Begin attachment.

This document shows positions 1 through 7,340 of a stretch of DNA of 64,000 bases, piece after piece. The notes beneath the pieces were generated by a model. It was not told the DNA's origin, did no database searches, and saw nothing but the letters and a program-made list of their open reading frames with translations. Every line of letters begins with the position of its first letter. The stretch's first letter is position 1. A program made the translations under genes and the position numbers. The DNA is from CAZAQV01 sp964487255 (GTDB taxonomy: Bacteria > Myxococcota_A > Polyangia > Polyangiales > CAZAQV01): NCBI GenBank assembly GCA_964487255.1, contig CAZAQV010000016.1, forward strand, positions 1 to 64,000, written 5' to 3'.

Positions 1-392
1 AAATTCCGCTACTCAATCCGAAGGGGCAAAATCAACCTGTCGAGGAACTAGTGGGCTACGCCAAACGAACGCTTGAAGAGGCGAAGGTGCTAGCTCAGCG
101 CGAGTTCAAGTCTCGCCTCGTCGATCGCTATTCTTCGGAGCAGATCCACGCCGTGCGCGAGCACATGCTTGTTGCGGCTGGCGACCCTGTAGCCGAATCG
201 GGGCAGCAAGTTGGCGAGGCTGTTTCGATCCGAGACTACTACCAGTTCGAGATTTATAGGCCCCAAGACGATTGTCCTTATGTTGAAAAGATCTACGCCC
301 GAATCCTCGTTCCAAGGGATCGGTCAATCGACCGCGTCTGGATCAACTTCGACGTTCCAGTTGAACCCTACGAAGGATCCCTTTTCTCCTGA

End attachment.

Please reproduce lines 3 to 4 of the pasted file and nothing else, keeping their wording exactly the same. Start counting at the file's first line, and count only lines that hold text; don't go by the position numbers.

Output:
1 AAATTCCGCTACTCAATCCGAAGGGGCAAAATCAACCTGTCGAGGAACTAGTGGGCTACGCCAAACGAACGCTTGAAGAGGCGAAGGTGCTAGCTCAGCG
101 CGAGTTCAAGTCTCGCCTCGTCGATCGCTATTCTTCGGAGCAGATCCACGCCGTGCGCGAGCACATGCTTGTTGCGGCTGGCGACCCTGTAGCCGAATCG